He also gave examples of his recent work with Firstpost.com where he made custom visualisations for them for the elections and the IPL. He also worked with narendramodi.in .
He also spoke about the issues most journalist face when dealing with government data and how difficult it was for them to have access to it. He ended by stating that there was a dire need for a tool that could become the CMS for data journalism there by allowing journalists to focus on the story rather than doing data janitorial work.
The third talk was by Sanjit Oberai, Deputy Editor of IndiaSpend, a non-profit that uses data to tell stories. He spoke about how there are tonnes of stories buried in government data and how to write articles around that. He spoke about how they research articles, what are the sources of data and how one can visualise data using free to use tools like Data Wrapper, Knoema, Tableau, etc.
He also spoke about a new initiative called Fact Check which can be used to bring about accountability and raise the common man’s awareness. He cited examples about the Goa MLAs who were going to Brazil and how that created quite a stir with the Congress calling this a wasteful expenditure. A quick factcheck was done to see the assets declared by them in the sworn affidavits provided by the candidates before the legislative elections in 2012.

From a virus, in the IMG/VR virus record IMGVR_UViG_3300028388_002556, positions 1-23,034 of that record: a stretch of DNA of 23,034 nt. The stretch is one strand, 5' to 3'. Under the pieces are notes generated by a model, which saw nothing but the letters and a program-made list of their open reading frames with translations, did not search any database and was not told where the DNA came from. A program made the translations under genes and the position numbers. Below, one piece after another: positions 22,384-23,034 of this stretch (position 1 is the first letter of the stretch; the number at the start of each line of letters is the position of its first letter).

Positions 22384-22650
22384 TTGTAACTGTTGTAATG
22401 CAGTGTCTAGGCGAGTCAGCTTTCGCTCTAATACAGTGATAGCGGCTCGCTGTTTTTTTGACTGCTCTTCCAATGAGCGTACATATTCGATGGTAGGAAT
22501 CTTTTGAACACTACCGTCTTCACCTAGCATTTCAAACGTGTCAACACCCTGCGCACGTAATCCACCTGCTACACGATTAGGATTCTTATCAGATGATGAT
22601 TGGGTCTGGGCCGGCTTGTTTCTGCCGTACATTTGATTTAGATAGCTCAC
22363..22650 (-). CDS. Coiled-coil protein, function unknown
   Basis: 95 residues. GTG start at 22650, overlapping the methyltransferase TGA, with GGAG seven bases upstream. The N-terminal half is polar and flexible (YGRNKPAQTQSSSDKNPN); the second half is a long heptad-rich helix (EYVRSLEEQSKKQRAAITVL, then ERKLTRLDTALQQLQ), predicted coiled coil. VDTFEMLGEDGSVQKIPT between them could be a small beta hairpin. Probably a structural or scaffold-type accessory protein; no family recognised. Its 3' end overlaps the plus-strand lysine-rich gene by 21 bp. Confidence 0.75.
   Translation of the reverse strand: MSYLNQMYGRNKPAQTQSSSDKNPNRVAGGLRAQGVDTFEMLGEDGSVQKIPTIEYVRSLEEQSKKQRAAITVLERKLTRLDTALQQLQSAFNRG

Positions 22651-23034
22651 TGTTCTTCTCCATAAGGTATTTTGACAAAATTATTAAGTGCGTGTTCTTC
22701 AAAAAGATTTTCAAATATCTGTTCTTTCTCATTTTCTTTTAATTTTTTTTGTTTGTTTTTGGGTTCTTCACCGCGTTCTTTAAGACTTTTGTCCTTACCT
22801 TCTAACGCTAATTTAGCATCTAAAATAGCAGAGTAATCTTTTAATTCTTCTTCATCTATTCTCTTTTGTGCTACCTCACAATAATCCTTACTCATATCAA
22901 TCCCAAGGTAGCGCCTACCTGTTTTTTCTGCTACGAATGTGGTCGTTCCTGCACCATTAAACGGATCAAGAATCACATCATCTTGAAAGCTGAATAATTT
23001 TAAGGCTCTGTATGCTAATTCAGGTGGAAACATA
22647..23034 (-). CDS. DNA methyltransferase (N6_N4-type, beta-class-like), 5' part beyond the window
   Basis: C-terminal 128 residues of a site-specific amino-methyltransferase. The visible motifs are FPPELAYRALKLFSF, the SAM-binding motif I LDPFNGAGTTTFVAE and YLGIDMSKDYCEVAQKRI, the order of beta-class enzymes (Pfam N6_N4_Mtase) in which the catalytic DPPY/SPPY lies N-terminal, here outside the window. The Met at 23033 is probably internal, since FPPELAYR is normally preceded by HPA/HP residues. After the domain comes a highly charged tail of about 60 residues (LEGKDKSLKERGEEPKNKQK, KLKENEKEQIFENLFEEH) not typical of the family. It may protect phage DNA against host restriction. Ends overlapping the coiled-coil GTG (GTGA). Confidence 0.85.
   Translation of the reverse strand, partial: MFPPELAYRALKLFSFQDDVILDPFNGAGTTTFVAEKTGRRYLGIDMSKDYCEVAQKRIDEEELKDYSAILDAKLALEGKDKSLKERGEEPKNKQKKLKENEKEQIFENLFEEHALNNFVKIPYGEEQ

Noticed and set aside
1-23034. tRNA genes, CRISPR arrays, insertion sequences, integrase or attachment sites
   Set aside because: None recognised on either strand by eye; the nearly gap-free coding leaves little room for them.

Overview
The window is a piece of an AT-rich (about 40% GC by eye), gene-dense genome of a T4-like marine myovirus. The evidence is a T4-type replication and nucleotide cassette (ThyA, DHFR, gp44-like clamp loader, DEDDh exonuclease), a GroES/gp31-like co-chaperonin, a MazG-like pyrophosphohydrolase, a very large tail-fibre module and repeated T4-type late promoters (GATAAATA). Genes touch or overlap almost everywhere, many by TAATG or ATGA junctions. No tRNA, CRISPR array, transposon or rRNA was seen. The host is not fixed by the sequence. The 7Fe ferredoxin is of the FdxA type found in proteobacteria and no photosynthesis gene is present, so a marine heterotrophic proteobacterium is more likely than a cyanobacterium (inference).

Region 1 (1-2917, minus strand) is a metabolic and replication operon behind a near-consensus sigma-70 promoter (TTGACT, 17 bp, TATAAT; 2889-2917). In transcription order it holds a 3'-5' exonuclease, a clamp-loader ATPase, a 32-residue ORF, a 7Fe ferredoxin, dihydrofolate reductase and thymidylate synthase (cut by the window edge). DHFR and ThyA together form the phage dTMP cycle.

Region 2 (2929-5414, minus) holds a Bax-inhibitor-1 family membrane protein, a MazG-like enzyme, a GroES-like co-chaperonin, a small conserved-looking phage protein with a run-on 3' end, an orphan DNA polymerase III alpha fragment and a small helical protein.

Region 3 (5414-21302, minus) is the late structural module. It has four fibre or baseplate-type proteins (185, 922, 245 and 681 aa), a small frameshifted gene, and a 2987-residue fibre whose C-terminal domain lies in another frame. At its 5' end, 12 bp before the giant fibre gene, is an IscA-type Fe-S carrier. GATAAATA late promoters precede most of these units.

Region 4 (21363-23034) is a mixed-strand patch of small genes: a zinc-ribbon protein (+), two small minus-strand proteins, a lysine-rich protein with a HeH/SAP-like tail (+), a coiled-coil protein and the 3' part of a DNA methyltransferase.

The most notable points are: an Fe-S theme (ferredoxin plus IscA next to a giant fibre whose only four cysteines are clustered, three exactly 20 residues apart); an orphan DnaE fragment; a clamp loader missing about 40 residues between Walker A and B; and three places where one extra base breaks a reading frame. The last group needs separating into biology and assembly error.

He also spoke of a Data Room which would be a first its kind resource for students, journalists and researchers that will allow comparison of state wise data like population, health, education, etc.
The last talk was by Srinivas Kodali, an IIT-Madras graduate, who is researching with transport data of cities. He explained how one could scrap data from websites and demoed tools like Selenium for scraping from sites that generate data on the fly using AJAX. However, Selenium is a front-end tool typically used for testing and requires a browser session open. Hence, it cannot be used for large scale scrapping. Then he went on to show case PhantomJS that would allow scrapping as Selenium would but in a Headless fashion i.e. without the browser UI.
The next meeting with be held at the end of September. Details will be posted on the site soon.